Rio Grande do Sul 169,932 49,975 (29.4) 17,141 5,105 5,959 21.77
10.1 3 3.5 12.8
(9.9-10.2) (2.9-3.1) (3.4-3.6) (12.6-13)
Curitiba 21,544 4,735 (22) 1,194 480 555 2,506
5.5 2.2 2.6 11.6
(5.2-5.8) (2-2.4) (2.3-2.7) (11.2-12.1)
Florianópolis 4,763 776 (16.3) 206 60 117 393
4.3 1.3 2.5 8.2
(3.8-4.9) (0.9-1.6) (2-2.9) (7.5-9)
Porto Alegre 23.73 4,349 (18.3) 2,747 985 1.28 4,848
5.7 1.9 2.6 8.2
(5.4-6) (1.7-2) (2.4-2.8) (7.9-8.6)

GC: garbage causes.

Source: Sistema de Informações sobre Mortalidade, 2019.

Regarding the context of DC emission, in both states and capitals, most deaths occurred in hospitals, ranging from 66% in PR to 73.7% in RS, among states; and 64.4% in Curitiba to 72% in Porto Alegre, among capitals. As for the attesting physician profile, the assistant was the most frequent DC attesting in the states, with 30.6% in PR and 34.3% in RS. Among the capitals, the substitutes stood out, with 28.3% in Porto Alegre and 37% in Florianópolis. Among the states and capitals, the category “others” accounted for about 30% of the DC, except in Florianópolis (12.6%).

For GC level 1 and 2 between 0 and 74 years (Graph 3), there was a lower participation of hospitals (p < 0.001), although they still accounted for 55.2% to 64.2% (PR and SC, respectively) of these cases. Household deaths, on the other hand, showed a proportion of 25% (SC) to 30% (RS and PR) of GC in this local, reaching approximately 40% in Porto Alegre and Florianópolis. Regarding the category of attesting physician, assistants and substitutes had a lower participation (p < 0.001, except for assistants in Florianópolis). On the other hand, the Forensic Medical Institute (IML) in RS and the capitals and the Death Verification Service (SVO) in Florianópolis stood out, as they were responsible of 30.4% of GC level 1 and 2 in this age group.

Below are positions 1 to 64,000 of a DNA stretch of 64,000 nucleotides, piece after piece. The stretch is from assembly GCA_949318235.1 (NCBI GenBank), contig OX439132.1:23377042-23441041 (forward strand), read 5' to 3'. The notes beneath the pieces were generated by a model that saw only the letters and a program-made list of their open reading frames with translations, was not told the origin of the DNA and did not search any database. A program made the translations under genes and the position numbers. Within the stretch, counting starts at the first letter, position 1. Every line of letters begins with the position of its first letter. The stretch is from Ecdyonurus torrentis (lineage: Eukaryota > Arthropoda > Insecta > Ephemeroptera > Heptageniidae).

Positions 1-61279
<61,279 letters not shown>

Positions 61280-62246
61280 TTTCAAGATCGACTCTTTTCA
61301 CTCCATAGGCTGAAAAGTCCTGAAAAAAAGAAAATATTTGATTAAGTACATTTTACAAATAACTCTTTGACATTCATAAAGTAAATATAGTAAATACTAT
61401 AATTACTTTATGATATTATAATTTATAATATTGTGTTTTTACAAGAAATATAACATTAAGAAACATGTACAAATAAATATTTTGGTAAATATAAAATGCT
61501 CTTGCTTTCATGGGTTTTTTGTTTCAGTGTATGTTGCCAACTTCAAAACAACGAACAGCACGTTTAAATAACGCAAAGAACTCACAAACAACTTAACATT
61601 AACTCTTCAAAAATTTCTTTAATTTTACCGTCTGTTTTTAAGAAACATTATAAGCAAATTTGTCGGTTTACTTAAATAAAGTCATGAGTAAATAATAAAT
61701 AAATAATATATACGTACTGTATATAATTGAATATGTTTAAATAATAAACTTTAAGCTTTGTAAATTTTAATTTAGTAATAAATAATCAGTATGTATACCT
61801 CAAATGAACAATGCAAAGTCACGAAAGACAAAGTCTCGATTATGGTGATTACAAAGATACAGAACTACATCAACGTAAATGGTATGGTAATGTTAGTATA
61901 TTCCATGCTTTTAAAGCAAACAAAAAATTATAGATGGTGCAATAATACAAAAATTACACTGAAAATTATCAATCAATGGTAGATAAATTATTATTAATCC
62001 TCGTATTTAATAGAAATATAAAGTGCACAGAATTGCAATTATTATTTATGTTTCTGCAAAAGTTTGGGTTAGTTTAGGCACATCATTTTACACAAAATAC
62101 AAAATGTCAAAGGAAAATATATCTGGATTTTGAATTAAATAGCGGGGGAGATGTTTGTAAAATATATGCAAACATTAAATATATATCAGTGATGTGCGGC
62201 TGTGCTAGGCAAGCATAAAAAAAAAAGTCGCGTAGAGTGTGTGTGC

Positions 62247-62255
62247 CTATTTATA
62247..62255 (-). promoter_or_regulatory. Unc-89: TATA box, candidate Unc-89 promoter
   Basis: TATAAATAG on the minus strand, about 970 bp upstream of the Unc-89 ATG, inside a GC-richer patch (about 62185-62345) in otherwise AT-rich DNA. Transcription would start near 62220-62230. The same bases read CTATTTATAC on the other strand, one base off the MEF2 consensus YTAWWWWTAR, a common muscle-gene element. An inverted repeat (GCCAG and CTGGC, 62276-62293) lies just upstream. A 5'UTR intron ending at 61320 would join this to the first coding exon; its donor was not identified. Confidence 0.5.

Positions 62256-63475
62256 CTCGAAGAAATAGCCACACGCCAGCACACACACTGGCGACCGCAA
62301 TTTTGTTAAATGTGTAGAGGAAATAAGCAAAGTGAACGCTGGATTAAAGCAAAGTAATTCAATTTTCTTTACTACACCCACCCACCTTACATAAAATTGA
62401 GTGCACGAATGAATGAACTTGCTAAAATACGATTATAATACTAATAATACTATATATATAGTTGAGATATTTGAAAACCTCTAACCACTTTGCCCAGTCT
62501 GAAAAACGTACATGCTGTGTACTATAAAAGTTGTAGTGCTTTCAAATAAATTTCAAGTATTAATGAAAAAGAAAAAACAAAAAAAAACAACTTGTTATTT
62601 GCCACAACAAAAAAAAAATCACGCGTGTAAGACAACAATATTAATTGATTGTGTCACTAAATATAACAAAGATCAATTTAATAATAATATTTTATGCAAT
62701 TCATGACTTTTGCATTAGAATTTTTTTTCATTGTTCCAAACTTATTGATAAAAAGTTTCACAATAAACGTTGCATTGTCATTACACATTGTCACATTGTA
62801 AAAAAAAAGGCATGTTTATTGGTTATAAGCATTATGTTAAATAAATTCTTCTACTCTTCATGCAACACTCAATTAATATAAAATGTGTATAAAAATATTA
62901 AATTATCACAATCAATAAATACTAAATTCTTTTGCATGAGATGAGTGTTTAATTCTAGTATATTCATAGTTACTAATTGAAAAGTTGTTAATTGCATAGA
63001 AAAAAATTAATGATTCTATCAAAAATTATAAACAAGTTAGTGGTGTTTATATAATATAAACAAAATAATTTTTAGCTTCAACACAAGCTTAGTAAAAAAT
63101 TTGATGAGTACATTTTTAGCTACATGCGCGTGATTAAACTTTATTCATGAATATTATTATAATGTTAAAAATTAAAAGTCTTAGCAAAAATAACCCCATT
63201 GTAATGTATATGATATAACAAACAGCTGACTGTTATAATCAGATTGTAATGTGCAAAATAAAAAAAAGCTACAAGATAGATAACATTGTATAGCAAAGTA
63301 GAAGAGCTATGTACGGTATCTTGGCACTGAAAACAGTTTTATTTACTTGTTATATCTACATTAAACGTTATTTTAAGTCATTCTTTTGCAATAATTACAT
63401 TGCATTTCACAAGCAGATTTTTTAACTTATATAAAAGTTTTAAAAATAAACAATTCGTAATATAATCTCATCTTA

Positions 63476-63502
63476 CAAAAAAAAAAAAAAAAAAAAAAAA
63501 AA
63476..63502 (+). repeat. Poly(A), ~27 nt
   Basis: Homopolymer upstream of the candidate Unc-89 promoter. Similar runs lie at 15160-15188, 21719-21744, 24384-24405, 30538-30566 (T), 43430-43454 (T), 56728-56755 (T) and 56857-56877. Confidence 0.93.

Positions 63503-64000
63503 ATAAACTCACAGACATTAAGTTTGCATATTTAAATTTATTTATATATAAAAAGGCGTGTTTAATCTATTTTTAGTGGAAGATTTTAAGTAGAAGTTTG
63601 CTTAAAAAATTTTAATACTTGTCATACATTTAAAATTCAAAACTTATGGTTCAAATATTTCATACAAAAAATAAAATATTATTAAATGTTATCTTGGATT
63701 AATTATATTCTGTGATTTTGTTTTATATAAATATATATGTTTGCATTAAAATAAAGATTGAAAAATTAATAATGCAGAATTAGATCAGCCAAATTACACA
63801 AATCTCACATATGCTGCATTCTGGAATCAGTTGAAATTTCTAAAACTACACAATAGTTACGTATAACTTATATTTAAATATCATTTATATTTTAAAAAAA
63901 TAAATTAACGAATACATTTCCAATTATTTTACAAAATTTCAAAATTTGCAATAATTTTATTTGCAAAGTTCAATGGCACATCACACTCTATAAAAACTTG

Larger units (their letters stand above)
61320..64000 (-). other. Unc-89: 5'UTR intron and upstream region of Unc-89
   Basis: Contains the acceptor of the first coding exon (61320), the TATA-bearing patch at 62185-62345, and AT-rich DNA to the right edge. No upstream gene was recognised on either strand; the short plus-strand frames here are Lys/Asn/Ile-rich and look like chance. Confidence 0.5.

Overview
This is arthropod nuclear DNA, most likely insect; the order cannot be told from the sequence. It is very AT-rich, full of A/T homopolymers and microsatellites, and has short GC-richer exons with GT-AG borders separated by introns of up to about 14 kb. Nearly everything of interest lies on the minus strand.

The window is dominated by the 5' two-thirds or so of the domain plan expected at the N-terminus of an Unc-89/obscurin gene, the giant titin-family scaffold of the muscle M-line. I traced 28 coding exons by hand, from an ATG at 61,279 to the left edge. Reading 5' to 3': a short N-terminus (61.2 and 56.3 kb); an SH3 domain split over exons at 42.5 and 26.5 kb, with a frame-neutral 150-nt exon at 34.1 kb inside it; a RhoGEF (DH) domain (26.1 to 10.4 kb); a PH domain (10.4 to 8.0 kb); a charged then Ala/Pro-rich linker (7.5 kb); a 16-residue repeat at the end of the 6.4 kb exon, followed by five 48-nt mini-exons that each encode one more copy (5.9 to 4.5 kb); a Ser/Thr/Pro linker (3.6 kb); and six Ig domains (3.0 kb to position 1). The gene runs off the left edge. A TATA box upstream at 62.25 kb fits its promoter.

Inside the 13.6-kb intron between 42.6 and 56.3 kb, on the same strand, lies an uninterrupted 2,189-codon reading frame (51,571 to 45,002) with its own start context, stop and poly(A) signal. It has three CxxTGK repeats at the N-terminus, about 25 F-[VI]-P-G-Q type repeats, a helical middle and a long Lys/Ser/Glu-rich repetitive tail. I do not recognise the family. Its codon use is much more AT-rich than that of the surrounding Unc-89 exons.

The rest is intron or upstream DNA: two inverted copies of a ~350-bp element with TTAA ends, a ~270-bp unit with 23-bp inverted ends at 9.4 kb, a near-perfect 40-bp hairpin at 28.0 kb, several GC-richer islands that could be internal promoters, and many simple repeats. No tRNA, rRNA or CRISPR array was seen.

*p < 0.001 when comparing total deaths with GC A+MA GC 1 and 2: GC as level 1 (very high), or 2 (high). IML: Instituto Médico Legal; SVO: Serviço de Verificação de Óbito. n = 26,8472 estados; 1,985 capitais.

Source: Sistema de Informações sobre Mortalidade, 2019.

Graph 3 Situation of garbage causes (GC) levels 1 and 2 (0-74 years) in the states and capitals of the South region, 2015-2016. 

Table 2 shows the main causes of levels 1 and 2 in deaths between 0 and 74 years old in the states and capitals of the South region of Brazil. From < 1 year to 44 years, the most frequent GCs of level 1 and 2 were sepsis, cerebral palsy and ill-defined causes (ICD-10 R99), with slight variations between states and capitals. In the population between 45 and 75, in addition to sepsis and ill-defined causes, hypertension and heart failure stood out.

Table 2 Main GC of levels 1 and 2 (0-74 years) in the states and capitals of the South region of Brazil (n = 26,8472 states; 1,985 capitals). 

Site < 1 year 1-14 years 15-44 years 45-74 years
Cause (ICD 10) % Cause (ICD 10) % Cause (ICD 10) % Cause (ICD 10) %
PR Ill defined (R99) 24.8 Cerebral Palsy (G80) 34.1 Ill-defined (R99) 11.8 Heart failure (I50) 18.8
Sepsis (A41) 22.4 Ill-defined (R99) 10.5 Cerebral Palsy (G80) 8.7 Essential Hyper (I10) 15.3
SC Ill-defined (R99) 29.2 Cerebral Palsy (G80) 25.6 Ill-defined (R99) 21.9 Essential Hyper (I10) 16.9
Sepsis (A41) 16.9 Sepsis (A41) 17.1 Sepsis (A41) 8.9 Heart failure (I50) 15.1
RS Ill-definedR99) 38.8 Cerebral Palsy (G80) 31.3 Ill-defined (R99) 29.1 Ill-defined (R99) 28.9
Sepsis (A41) 25.9 Ill-defined (R99) 13.6 Sepsis (A41) 6.4 Heart failure (I50) 11.8
CTB Cerebral Palsy (G80) 25 Cerebral Palsy (G80) 66.7 Cerebral Palsy (G80) 14.3 Sepsis (A41) 15.1
Sepsis (A41) 25 Streptococcus Sepsis (A40) 5.6 Nuf, suf int n det (Y20) 9.8 Heart failure (I50) 10.8
FNL Tr encéfalo (G93) 50 Encefalopathy (G93) 50 Int narc aluc n espec (X42) 18.6 Ill-defined (R99) 19.4
Cont obj cont int não det (Y29) 50 Muscle disorders (M62) 25 Ill-defined (R99) 18.6 Ill-specified heart issues (I51) 17.9
POA Ill-defined(R99) 60 Cerebral Palsy (G80) 57.7 Ill-defined (R99) 33.9 Ill-defined (R99) 41.6
Sepsis (A41) 20 Tr encéfalo (G93) 15.4 Cerebral Palsy (G80) 11.1 Hip Essential (I10) 8.3

Source: Sistema de Informações sobre Mortalidade, 2019.